Well, we now sit here having completed the single-player version of the game and waiting for our acceptance into the online “Prologue,” and we both have the same nagging recurring thought: “THIS IS NOT A MYST GAME!” No, though it shares much the same pedigree as the first three entries in the world’s best-selling adventure game series, URU is more like a first cousin to the other games. There is a strong familial resemblance, but a closer inspection reveals more differences than similarities.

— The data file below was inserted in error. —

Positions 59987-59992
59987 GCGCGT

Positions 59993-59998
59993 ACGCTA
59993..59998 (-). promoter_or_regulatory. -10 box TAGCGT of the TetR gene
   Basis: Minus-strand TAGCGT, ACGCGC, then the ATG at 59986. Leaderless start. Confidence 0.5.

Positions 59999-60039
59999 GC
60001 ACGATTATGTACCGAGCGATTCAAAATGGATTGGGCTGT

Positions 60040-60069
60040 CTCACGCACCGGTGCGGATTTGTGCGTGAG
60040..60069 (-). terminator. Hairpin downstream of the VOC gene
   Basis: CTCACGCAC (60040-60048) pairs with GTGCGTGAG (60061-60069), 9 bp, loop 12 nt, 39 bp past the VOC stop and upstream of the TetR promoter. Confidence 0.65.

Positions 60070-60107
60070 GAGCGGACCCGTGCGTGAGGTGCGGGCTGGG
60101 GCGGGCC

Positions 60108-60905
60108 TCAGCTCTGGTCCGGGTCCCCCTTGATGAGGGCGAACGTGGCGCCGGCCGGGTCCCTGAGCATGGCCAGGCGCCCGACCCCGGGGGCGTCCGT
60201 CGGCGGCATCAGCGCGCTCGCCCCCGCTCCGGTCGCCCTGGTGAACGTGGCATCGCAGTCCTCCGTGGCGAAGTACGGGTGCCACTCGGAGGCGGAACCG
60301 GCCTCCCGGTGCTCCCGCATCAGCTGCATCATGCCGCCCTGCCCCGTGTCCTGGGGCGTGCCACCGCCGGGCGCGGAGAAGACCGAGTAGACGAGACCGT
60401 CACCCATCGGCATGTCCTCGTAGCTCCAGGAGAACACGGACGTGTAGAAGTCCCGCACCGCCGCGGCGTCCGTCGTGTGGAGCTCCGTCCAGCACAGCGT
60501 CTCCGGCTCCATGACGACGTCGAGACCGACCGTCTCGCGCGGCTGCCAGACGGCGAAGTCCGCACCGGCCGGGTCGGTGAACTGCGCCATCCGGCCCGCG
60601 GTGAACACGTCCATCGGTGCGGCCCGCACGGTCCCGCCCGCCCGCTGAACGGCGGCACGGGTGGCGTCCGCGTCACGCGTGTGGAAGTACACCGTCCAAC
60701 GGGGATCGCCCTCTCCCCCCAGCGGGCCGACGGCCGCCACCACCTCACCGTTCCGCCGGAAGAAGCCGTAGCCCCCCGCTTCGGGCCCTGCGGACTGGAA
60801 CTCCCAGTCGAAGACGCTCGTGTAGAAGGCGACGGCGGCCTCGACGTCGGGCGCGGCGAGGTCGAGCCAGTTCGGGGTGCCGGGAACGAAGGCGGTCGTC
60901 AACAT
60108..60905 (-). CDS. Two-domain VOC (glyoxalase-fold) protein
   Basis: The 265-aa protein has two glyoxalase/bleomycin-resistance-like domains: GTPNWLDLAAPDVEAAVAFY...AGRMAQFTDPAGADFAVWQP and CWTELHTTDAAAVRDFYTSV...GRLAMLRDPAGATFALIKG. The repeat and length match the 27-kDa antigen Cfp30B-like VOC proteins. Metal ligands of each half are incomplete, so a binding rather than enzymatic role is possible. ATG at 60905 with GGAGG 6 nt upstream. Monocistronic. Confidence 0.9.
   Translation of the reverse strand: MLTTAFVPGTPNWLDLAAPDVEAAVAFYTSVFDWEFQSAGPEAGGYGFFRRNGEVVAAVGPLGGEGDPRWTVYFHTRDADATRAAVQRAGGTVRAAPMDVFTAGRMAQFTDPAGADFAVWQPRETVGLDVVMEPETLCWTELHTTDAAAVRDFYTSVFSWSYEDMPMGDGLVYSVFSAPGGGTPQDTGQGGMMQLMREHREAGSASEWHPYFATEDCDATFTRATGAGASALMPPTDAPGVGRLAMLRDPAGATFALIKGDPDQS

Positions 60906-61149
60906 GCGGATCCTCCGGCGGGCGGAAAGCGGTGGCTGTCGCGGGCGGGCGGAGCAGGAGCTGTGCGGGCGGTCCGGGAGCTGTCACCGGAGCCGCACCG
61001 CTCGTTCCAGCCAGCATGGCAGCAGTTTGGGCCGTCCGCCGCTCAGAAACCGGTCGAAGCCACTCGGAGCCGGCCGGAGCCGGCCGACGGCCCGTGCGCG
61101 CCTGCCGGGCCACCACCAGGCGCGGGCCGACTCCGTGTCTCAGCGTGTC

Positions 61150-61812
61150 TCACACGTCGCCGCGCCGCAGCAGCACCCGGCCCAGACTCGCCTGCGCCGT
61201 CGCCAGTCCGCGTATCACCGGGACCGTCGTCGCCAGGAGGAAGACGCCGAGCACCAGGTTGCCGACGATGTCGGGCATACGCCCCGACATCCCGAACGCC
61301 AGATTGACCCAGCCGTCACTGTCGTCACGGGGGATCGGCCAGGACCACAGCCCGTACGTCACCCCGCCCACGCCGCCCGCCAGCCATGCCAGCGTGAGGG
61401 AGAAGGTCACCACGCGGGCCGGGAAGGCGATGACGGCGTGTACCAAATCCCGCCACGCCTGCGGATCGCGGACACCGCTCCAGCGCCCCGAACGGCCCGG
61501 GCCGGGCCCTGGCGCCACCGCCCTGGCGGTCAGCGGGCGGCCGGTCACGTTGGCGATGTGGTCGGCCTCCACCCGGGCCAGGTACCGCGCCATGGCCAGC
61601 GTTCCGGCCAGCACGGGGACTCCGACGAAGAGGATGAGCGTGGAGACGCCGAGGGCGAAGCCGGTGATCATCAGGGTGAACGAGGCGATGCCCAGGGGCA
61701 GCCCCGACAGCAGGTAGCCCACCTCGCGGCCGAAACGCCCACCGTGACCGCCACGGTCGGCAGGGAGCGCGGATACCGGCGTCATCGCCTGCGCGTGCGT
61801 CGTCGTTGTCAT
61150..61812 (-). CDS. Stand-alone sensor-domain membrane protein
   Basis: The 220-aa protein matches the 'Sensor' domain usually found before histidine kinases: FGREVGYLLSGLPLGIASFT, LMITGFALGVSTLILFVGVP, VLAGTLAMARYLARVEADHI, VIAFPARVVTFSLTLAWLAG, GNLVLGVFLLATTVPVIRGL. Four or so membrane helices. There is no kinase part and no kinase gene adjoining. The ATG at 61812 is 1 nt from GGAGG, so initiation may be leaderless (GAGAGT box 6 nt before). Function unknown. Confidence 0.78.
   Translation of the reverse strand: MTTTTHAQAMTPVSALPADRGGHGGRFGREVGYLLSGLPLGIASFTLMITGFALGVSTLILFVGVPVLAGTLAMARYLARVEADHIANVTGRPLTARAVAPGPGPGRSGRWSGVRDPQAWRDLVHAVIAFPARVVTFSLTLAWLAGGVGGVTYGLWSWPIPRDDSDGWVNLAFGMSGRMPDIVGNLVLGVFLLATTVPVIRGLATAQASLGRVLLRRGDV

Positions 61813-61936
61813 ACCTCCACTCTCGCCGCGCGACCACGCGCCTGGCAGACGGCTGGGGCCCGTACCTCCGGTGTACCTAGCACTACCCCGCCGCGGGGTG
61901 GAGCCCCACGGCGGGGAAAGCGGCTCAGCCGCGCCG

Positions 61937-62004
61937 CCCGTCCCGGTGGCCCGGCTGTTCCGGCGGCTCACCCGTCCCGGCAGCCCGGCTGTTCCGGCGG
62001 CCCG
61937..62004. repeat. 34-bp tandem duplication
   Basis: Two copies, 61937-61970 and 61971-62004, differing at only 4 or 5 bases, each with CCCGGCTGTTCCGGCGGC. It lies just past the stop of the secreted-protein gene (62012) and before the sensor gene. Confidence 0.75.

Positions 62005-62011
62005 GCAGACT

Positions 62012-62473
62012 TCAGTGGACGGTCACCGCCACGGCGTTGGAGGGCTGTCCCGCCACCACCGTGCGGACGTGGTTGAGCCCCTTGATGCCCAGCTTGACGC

For those of us who have played faithfully through the first three games, the difference in appearance will be almost immediately obvious. Much has been said already about the fact that URU is played in 3D third-person perspective with a choice between keyboard-only or keyboard-and-mouse control, while the other Myst games have all been first-person slideshow point & click format. (Quick note: you can toggle between first- and third-person view and will actually end up using both quite a bit.) I won’t belabor that difference in this discussion other than to say that URU has added something completely unique: the ability to completely customize the appearance of your character’s avatar. The player can modify everything from gender and hair color to shape of the nose and color of shoelaces. This adds some real fun to the game setup. My only complaint is that the skin tone palette tends to be wildly unrealistic. In this respect, WASPs will be at a disadvantage if they are trying to create a character that looks like themselves. The lightest natural-looking skin tone appears deeply tanned at best; anything fairer makes the avatar come out with blue- or green-tinged skin. For our shared game we created the redheaded woman you see in some of my screenshots.